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Should you import a PlayStation Vita?

PSM3 offers its advice on Japanese launch...

The decision to import a Vita isn't as simple as, say, the decision to import the very first PlayStation was.

Those were the days of region-locking and epic waits for Japanese or US conversions - conversions that were often disappointingly shoddy. Now, simply getting quality games into your country, then onto your console, is far from the only concern. With 'games as services' becoming the norm, you have to worry about how you're going to get on with all those Japanese online features, and how an imported console is going to get on with the ones in the UK.

Let's assume first that you actually want a Vita - probably because you've been amazed by something like the near-PS3 quality of (the platform exclusive) Uncharted Golden Abyss or the super-fast Wipeout 2048. Or maybe you've already realised that a PSP with proper dev support, two analogue sticks, a complete online feature set and console-grade horsepower is a mindblowing proposition.

This feature is from the latest issue of PSM3, order it here and have it delivered straight to your door. Alternatively, get it on iOS or Android.

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The first thing to know is that Vita launches on December 17 in Japan (that's this weekend) at a cost of 29,980 (around £240) for the 3G model and 24,980 (£202) for Wi-Fi only. By contrast, you'll wait until February 22 2012 in the UK, and it'll cost £279.99 (£40 more) and £229.99 (£50 more).

However, don't go thinking the Japanese version is actually cheaper. Postage costs are high, while you could pay a potentially huge amount in duty if customs pick up on it. You may also even find an inflated unit price.
Those two special months, then, could very well cost you an awful lot, and that's not including the games.

Your best bets for importing are to actually go to Japan for a timely holiday (cheaper Vita, mindblowingly expensive everything else) or, best of all, find someone else who's going and turn them into a kind of Vita mule. The worst that can happen is that they'll get strip-searched, probed, locked up and treated to some Midnight Express-type ordeal, which is, of course, highly likely. Ish.

REGION-FREE PROMISE

Sony has confirmed that Vita will be region-free. That's great news - in theory, it means you can play all the world's games on your Japanese machine - but take it with a pinch of salt. Vita is largely service-based, meaning that the games are only part of the long-term package.

Who knows what new subscriber services and partnerships will arrive after a few months, and whether they're locked to your hardware? Sony could even renege on region-free gaming altogether. However, if Vita is like PSP, then simply installing European firmware (once it's available) will turn it, in essence, into a UK machine, solving many of your problems at a stroke.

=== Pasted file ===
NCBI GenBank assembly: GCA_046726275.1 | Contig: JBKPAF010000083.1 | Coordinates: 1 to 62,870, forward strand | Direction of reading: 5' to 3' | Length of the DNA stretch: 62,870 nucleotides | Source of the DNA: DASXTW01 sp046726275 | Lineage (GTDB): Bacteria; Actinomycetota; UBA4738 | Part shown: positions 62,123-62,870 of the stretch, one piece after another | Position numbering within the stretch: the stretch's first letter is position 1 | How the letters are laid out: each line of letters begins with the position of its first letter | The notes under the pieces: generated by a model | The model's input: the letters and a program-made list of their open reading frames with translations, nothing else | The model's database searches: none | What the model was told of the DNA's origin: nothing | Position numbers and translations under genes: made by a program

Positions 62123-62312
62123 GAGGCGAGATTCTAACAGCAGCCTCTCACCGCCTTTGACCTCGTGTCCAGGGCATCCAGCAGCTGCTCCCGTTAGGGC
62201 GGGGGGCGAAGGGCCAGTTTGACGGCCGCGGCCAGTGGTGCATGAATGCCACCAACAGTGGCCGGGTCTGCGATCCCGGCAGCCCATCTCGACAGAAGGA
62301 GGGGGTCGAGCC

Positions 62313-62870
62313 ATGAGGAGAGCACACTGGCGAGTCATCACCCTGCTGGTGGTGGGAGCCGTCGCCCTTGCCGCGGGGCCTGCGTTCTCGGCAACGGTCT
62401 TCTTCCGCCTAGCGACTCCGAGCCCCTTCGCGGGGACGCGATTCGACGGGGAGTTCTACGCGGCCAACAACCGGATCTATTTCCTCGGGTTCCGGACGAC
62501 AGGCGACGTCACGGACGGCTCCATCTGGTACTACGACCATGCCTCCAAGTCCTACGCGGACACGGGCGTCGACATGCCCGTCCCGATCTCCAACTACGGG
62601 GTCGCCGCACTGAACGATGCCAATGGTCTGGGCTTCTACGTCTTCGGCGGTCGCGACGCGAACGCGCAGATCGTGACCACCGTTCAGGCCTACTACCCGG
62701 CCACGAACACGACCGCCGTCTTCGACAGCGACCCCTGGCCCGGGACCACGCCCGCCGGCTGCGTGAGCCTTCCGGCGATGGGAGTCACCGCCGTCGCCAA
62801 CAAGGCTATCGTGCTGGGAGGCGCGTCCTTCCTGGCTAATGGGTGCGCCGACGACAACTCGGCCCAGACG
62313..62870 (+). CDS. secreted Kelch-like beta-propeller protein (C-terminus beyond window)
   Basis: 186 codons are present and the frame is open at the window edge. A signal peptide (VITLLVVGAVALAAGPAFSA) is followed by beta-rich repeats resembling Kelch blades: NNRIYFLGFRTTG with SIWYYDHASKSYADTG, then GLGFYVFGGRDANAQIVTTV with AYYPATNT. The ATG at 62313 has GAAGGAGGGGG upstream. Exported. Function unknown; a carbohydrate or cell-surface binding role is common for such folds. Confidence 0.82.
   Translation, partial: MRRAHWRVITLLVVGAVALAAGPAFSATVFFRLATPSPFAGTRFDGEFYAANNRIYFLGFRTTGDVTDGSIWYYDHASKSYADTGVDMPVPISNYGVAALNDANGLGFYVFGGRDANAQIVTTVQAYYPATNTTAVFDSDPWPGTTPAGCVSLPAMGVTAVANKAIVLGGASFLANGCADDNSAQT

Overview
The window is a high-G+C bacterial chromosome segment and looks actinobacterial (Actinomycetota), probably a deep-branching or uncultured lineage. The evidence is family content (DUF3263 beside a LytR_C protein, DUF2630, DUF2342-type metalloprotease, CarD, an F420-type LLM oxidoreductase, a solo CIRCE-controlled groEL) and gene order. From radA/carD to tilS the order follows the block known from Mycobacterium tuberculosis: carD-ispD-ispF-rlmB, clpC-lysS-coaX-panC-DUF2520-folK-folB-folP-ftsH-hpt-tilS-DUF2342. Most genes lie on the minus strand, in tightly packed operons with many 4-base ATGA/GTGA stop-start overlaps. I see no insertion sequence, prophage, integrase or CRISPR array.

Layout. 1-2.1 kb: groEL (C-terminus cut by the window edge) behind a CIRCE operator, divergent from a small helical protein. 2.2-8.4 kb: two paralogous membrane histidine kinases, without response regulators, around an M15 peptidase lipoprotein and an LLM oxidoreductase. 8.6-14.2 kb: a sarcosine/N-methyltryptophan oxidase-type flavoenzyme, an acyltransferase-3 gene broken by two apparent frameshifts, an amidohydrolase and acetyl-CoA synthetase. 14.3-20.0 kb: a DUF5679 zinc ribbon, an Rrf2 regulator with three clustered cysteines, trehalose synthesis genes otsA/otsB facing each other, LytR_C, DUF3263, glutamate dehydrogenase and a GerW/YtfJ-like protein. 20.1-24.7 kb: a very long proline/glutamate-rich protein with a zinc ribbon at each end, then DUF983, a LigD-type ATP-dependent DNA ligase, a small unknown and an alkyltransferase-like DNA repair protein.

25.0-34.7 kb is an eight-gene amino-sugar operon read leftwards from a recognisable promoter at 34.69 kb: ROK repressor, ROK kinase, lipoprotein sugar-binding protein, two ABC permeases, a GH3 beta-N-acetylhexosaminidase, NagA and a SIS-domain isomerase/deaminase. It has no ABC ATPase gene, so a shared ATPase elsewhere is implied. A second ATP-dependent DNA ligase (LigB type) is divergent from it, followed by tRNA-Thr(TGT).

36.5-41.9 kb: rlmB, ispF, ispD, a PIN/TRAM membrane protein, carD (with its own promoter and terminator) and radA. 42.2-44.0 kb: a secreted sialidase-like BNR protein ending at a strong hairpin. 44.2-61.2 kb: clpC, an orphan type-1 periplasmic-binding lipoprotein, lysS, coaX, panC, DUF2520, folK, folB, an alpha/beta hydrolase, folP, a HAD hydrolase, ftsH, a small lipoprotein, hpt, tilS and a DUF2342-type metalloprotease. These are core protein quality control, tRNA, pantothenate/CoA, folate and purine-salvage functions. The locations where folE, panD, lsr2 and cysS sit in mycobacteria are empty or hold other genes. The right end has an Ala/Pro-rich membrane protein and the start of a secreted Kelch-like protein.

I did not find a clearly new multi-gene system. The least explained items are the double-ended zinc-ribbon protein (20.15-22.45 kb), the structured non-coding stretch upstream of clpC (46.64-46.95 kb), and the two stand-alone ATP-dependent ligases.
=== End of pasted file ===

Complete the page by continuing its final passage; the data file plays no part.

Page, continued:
If it's stuck as a Japanese machine, however, what do you do about games? It's best to look at an import site such as Play-Asia for an idea of availability and price. One thing to note is that PA is already charging £340 for Japanese Wi-Fi models - around £138 more than the retail price. Disgusting? Yes. Unusual? No.

Historically, Play-Asia also doesn't ship Sony products to the UK, though competitor YesAsia.com does.
As for games, launch title Uncharted is currently going for £47.45 and is tentatively 'confirmed' as region-free. Ridge Racer is £33.31, Ultimate Marvel vs Capcom 3 is £40.22 and Wipeout 2048 is... not out until January 17, less than a week before the UK launch date. Oh dear.

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Choice is an issue: the Japanese launch line-up will involve a handful of global showcase titles and a stack of local favourites and shovelware. Just how much do you like Mahjong Fight Club: Shinsei Zenkoku Taisen Han? (Clue: it's not a beat-'em-up).

There's a strong chance, then, that you'll be looking beyond mere games to make the cost of importing worthwhile. Question is: what services will be available those first two months, and how much use can you make of them? The first thing is that you should be able to use 3G to go online.

From the UK launch, Vodafone will be the 'preferred' network and will sell the machine in its shops with a SIM plan. It will also sell them without a SIM, however, so you can choose any network - this means there's nothing stopping you whacking a SIM of your choice into a Japanese Vita the instant you get it. However, while you'll have all the connectivity, European Vita features will not be available until the February launch anyway. You'll be able to connect via Wi-Fi too, of course.

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